Like most other people, I would rather not worry about climate change. I’d rather think that it is yet another conspiracy theory, or something that will happen in the far future, or a problem we should leave to experts. But the last few years have made that impossible. Climate change brought itself to our doorstep, an unwanted boomerang. 85% of all humans have already felt its effects, and 100% of us will not be able to escape its near-future implications. All around the globe, the weather is not what it used to be. There are more natural disasters, more disturbances to our daily lives.
And yet, we all keep going about our days. We worry about our mundane problems, big and small. Our minds cannot comprehend the enormity of the situation. The unfathomable changes that are about to come. Like ostriches, we bury our heads in the sand and hope that the problem will go away. We put our daily comforts ahead of our children’s futures. Out of short-sightedness, we let money get in the way of smart choices. We surrender to the interests of large corporations.
I’d rather be making happy, colorful art. I’d rather be playing with color contrast and textures. But the last few years have filled me with dread and urgency. I don’t have much time to create art. There are so many other things I need to do: errands to run, family to take care of, a house, a garden. I came to the conclusion that my art-making time should be meaningful. Even if that means making art that is difficult–or even unpleasant–for me to make.
This piece, like Behold the Future!, is about climate change. But whereas the former piece was about what climate change will do to our planet, this piece is more about our reaction–or lack of–to it. The disasters are coming our way. Some are already here. They will harm us. Badly. And yet, we refuse to look…
I started this piece by choosing already-quilted fabrics for the background. In the past, I used such fabrics to make stable bases for zip pouches. But I no longer make zip pouches, and the textures and patterns of these textiles were just perfect for what I had in mind. They were simple yet interesting, and I felt that they go well together.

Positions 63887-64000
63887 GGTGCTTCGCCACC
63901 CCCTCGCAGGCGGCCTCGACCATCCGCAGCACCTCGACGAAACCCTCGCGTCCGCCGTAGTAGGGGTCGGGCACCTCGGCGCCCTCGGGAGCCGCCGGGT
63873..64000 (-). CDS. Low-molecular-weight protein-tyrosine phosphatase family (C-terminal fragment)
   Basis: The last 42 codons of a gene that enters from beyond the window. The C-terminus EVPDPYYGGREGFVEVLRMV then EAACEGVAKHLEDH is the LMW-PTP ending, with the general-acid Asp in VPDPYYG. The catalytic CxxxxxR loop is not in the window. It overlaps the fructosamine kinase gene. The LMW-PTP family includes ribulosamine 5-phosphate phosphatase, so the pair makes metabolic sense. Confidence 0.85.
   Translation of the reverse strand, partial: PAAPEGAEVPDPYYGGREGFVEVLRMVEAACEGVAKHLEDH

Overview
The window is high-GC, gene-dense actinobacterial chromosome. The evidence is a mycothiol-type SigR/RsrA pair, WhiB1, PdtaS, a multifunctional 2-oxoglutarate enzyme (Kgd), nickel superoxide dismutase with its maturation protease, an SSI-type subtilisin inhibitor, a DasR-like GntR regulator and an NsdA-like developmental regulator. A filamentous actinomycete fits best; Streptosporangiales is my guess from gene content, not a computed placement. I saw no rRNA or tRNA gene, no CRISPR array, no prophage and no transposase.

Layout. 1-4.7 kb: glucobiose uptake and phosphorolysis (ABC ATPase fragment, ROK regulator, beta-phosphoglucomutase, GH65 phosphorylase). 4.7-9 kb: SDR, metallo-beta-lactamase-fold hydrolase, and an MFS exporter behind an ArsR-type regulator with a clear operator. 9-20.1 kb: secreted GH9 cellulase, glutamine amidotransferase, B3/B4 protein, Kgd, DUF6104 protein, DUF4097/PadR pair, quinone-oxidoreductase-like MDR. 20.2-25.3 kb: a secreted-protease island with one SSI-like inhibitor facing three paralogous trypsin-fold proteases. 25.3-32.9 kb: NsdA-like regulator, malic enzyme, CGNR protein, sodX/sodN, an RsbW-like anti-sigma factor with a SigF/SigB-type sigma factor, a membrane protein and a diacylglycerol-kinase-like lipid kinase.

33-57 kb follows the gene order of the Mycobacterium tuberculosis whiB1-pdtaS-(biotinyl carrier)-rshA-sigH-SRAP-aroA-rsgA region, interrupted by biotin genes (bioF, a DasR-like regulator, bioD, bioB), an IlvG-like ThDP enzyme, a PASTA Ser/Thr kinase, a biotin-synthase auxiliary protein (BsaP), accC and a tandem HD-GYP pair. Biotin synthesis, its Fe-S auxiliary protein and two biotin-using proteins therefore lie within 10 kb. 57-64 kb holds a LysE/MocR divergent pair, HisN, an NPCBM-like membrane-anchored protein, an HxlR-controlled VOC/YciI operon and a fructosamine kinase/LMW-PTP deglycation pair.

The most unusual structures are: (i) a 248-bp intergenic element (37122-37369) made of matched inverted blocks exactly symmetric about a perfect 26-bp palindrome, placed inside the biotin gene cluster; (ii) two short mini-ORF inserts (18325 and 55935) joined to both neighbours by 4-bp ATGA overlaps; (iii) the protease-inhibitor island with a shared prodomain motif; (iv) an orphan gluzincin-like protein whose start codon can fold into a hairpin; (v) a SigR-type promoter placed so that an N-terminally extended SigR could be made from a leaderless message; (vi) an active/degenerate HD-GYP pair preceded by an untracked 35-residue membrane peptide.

I knew I wanted the disasters to fall from the sky, but contemplated between shaping them as bombs or arrows. Eventually, I chose arrows. For those, I used fabric I had painted myself with acrylic paints. I used a fabric marker to write the various disasters brought about by climate change. Then I sewed the arrows on.
In what is now becoming a habit (slowly, a new series is forming!), I posed for a photoshoot. My children had a blast seeing me posing on all fours, bottom up, on our living room coffee table. They were right, I did look ridiculous, but hey! Short of standing on your head (which I refuse to do even for art!) try burying your head in the sand in any other way… Still, my kids teased me about it endlessly. I was satisfied, though, because at least one of the pictures they took looked exactly like I hoped it would.
I printed this picture on fabric, ironed a fusible web on the back, cut it out and then ironed it onto the artwork.
Alas, once done I realized I had made a double mistake. Despite checking once and again for the exact location of the human figure, I somehow managed to fuse it to the wrong place. And also, the texture of the quilted background showed through the figure, printed on thin fabric, giving it a look that I didn’t intend it to have.
What followed was a sleepless night. I tossed and turned, upset, wondering what I should do. I though I might have to remake the entire piece, but knew I no longer had my chosen fabrics.
In the morning, I dreadfully entered my sewing room. I searched my fabric stash, only to confirm that I don’t, indeed, have more of those fabrics. Then I made an interesting discovery. Fusible web, it turns out, doesn’t stick well to home décor textiles! In the end, I was able to gently peel the human figure off.
I ironed it onto stiff interfacing, to give it more body. Then I fused it to the background again, this time in the correct spot. I finished by stitching it in place. I decided to call it Wake Up, Humanity! as a call to action.
When the COP26 Climate Summit in Glasgow opened earlier this month, hundreds of thousands of people demonstrated, in Glasgow and around the world, demanding faster, more drastic actions from world leaders. Maybe humanity is starting to awake after all, though we need millions to join the action for any real change to happen.